· This structure checks the condition at the end of the structure.

· The set of statements are executed again and again until the condition is true.

· When the condition becomes false, control is transferred out of the structure.

· The general form of while structure is do

Statement 1

Statement 2

……..

Statement N while ( Test Condition) End of While

· Example:

sum = l;

i = 1;

do

sum = sum + i;

i = i + 1;

while ( i < = 100);

Difference between while and do while loop:
 while do while This is pre- tested loop This is post tested loop Minimum execution of loop is zero Minimum execution of loop is once.
 Syntax: while ( Test condition ) { statement 1; statement 2; …………….; statement n; } Syntax: do { statement 1; statement 2; statement n; } while ( Test condition); Semi colon is not used. Semi colon is used.

for Constructs:

· This structure is the fixed execution structure.

· This structure is usually used when we know in advance exactly how many times asset of statements is to be repeatedly executed again and again.

· This structure can be used as increment looping or decrement looping structure.

· The general form of for structure is as follows:

for ( Expression 1; Expression 2; Expression 3)

{

Statement 1; Statement 2; Statement N;

}

Where, Expression 1 represents Initialization

Expression 2 represents Condition

Expression 3 represents Increment/Decrement

· Example:

sum = 0;

for ( i=1; i<=10; i++)

sum = sum + i;

Characteristics of a good program:

· The best program to solve a given problem is one that requires less space in memory, takes less execution time, easy to modify and portable.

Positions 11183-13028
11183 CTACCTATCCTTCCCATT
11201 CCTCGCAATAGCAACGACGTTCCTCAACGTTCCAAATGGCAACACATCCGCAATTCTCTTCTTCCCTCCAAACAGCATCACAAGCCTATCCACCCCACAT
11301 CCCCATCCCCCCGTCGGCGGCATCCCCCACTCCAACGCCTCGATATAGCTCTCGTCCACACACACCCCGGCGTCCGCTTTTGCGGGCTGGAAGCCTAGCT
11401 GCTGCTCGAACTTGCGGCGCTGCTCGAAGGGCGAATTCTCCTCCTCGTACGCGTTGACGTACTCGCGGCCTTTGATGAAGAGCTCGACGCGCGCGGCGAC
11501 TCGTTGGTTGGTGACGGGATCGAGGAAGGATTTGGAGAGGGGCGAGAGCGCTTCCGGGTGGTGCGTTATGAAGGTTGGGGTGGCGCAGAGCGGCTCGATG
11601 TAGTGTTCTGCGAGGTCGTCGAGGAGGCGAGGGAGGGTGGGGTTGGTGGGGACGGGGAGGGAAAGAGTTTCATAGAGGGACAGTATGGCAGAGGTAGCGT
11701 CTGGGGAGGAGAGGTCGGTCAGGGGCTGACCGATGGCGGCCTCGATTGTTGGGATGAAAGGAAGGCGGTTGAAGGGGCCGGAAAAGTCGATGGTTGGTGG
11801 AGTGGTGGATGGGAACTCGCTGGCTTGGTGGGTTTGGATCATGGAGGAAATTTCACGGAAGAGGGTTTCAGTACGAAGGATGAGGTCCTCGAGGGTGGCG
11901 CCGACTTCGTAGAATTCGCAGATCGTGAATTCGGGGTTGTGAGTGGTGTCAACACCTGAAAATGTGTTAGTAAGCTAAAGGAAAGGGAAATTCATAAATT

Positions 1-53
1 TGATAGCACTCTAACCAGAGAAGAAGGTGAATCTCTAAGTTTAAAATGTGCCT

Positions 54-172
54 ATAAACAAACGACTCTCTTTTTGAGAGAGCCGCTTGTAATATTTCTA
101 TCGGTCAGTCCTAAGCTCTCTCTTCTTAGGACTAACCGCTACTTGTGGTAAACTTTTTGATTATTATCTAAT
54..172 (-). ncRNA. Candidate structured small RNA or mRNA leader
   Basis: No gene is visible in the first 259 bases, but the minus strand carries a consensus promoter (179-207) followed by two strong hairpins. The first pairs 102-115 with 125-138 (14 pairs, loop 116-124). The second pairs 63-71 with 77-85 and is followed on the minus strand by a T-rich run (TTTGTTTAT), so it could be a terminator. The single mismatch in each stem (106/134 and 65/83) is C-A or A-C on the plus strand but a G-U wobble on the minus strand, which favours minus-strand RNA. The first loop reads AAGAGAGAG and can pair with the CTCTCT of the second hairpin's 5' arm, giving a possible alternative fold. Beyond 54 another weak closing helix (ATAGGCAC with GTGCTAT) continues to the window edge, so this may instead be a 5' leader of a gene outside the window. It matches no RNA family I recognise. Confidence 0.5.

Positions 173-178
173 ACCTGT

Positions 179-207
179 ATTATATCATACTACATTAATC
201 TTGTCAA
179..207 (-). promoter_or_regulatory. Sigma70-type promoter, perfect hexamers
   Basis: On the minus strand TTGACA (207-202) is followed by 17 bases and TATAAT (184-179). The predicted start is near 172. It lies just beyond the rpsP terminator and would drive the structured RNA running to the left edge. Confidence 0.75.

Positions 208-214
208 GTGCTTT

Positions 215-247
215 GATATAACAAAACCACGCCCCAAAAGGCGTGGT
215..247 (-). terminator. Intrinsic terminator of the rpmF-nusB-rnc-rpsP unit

· Modification: A good program is the one which allows any modifications easily whenever needed.

· Portability: A good program is the one which can be run on different type of machine with a minimum or no change.

Approaches to problem solving:

1. Top-down design:

· Top-down design involves dividing a problem into sub-problems and further dividing the sub- problems into smaller sub-problems until it leads to sub-problems that can be implemented as program statements.

· Where A is the main problem and remaining are the sub-problems.

· The top-down approach is taken for program design; the programs can be developed easily, quickly, committing a minimum of errors.

2. Stepwise refinement:

· The process of breaking down the problem at each stage to obtain a computer solution is called stepwise refinement.

3. Bottom-up design:

· A design method, in which system details are developed first, followed by major process.

· This approach is the reverse of top-down design.

· The process starts with identification of set of modules which are either available or to be constructed.

· An attempt is made to combine the lower level modules to form modules of high level.

· Examples include object oriented programming using C++.

4. Programming techniques:

i. Unstructured programming:· During learning stage by writing small and simple programs without planning leads to unstructured programming.

ii. Procedural programming:

· This method allows

us to combine the returning

sequences of statements into one single place.

· A procedure call is used to invoke the procedure.

After the sequence is

processed, flow of control

proceeds right after the position where the call was made.

· Procedures (sub procedures) programs can now be written as more structured and error free.

iii. Structured programming:

· Structured programming is method of programming by using the following type of code structures to write program:

o Sequence (input, output, assignment)

o Selection (if, if-else etc.)

o Iteration (while, do-while, for)

o Subroutines (functions)

iv. Modular programming:

· The process of splitting the lengthier and complex programs into number of smaller units

(modules) is called modularization and programming with such

modular programming.

· This technique provides grouping of procedures which are common functionality into separate modules.

o Reusability

o Debugging is easier

o Building library

o Portability